Bruisov fleetingly alludes to the city of Norwich in 'The Fiery Angel'  and there exists a curious connection between  Czarist Russia to Norwich worth exploring; for the actions of the archetypal historical character associated with the occult, the charismatic, haemophiliac-healing 'Mad Monk' Rasputin can be linked to a 17th century Norwich resident.  Among the alchemical manuscripts Rasputin is recorded to have stolen from the Romanov Czar’s Imperial Library were those by the English physician Arthur Dee when resident  physician to Czar Mikhail circa 1614-30 in Moscow. When Arthur Dee, eldest son of the Elizabethan magus John Dee, left Moscow he eventually settled at Norwich where he befriended the physician Thomas Browne.

When Arthur Dee died in 1651 a flood of esoteric literature began to  pour from British printing-presses. Many important esoteric titles made their first appearance in the English language during the 1650's decade,  including those of  the magus Cornelius Agrippa, author of 'Three books of occult philosophy' who makes a significant appearance in the action of  'The Fiery Angel'.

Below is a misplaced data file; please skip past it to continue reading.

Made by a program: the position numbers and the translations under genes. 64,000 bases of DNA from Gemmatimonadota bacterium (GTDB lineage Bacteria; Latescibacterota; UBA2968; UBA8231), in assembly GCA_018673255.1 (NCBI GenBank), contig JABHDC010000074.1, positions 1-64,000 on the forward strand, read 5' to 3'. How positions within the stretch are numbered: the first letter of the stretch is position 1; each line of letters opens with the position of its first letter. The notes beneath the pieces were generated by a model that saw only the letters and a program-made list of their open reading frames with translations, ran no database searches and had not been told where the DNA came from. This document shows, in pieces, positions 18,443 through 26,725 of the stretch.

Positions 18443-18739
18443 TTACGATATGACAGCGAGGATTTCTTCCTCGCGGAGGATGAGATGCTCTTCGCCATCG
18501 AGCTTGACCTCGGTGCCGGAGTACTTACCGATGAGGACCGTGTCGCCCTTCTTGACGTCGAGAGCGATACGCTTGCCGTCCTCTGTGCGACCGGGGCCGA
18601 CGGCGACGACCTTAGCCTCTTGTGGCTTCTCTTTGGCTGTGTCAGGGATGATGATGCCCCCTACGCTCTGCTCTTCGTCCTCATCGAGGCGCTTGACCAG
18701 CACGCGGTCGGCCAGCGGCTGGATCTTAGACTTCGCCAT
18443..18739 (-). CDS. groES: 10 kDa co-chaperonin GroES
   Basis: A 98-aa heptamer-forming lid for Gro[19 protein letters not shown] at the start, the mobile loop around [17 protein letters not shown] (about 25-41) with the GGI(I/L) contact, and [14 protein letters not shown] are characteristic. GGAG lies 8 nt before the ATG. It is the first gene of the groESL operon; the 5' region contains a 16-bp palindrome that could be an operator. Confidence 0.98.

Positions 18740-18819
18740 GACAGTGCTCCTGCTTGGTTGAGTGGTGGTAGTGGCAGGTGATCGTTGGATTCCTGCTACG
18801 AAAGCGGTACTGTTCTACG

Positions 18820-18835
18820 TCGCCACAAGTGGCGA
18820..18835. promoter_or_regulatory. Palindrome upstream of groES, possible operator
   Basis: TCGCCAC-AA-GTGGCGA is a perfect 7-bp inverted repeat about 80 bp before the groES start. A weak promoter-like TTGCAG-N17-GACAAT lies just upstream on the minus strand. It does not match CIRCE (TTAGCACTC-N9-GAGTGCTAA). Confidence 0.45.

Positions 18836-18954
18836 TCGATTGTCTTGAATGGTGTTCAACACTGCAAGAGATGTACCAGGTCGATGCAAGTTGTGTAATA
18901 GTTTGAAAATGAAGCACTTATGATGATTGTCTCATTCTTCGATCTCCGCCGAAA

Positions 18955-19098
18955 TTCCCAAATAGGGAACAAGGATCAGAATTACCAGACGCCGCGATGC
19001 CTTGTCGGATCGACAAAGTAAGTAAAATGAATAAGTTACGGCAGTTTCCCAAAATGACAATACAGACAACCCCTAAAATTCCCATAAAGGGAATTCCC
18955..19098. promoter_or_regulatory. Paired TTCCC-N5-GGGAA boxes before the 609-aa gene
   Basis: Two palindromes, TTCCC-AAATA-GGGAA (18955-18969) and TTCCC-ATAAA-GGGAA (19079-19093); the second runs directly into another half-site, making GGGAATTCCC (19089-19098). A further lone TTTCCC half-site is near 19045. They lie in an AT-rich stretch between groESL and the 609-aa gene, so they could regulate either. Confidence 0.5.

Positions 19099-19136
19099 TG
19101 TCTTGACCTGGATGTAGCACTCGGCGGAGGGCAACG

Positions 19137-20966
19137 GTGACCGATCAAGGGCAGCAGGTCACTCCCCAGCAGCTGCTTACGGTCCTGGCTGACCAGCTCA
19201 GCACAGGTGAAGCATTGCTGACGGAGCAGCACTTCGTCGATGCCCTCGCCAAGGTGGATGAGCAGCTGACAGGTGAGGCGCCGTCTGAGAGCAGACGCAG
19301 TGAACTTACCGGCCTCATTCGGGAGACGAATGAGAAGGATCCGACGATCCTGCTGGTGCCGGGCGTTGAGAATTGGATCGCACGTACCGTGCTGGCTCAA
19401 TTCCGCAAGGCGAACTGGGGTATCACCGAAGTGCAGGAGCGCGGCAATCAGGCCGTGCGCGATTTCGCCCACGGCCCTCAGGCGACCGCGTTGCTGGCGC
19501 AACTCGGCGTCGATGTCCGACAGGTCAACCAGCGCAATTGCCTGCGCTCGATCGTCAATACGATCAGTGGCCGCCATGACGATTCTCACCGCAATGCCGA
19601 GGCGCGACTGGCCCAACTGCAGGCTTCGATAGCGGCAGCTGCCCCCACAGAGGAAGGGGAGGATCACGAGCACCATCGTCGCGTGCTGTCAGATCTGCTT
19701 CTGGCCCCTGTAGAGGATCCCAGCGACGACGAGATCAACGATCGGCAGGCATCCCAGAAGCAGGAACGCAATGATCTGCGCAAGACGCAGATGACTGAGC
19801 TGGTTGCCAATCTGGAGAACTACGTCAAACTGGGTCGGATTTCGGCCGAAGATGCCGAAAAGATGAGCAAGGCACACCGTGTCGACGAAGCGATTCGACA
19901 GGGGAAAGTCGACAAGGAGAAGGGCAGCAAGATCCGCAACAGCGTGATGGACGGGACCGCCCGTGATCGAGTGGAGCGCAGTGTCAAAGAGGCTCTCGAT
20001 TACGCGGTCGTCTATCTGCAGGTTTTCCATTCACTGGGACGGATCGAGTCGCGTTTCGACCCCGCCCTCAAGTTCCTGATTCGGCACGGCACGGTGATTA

Arthur Dee’s close associate Thomas Browne confidently defended a belief in  angels in his Religio Medici declaring -

Therefore for Spirits I am so farre from denying their existence, that I could easily beleeve, that not onely whole Countries, but particular persons have their Tutelary, and Guardian Angels: It is not a new opinion of the Church of Rome, but an old one of Pythagoras and Plato; there is no heresie in it, and if not manifestly defin'd in Scripture, yet is it an opinion of a good and wholesome use in the course and actions of a mans life, and would serve as an Hypothesis to salve many doubts, whereof common Philosophy affordeth no solution. R.M.Part I:33

 Edition consulted -

'The Fiery Angel' by Valery Bruisov published by Dedalus  2005  with an  afterword by Gary Lachman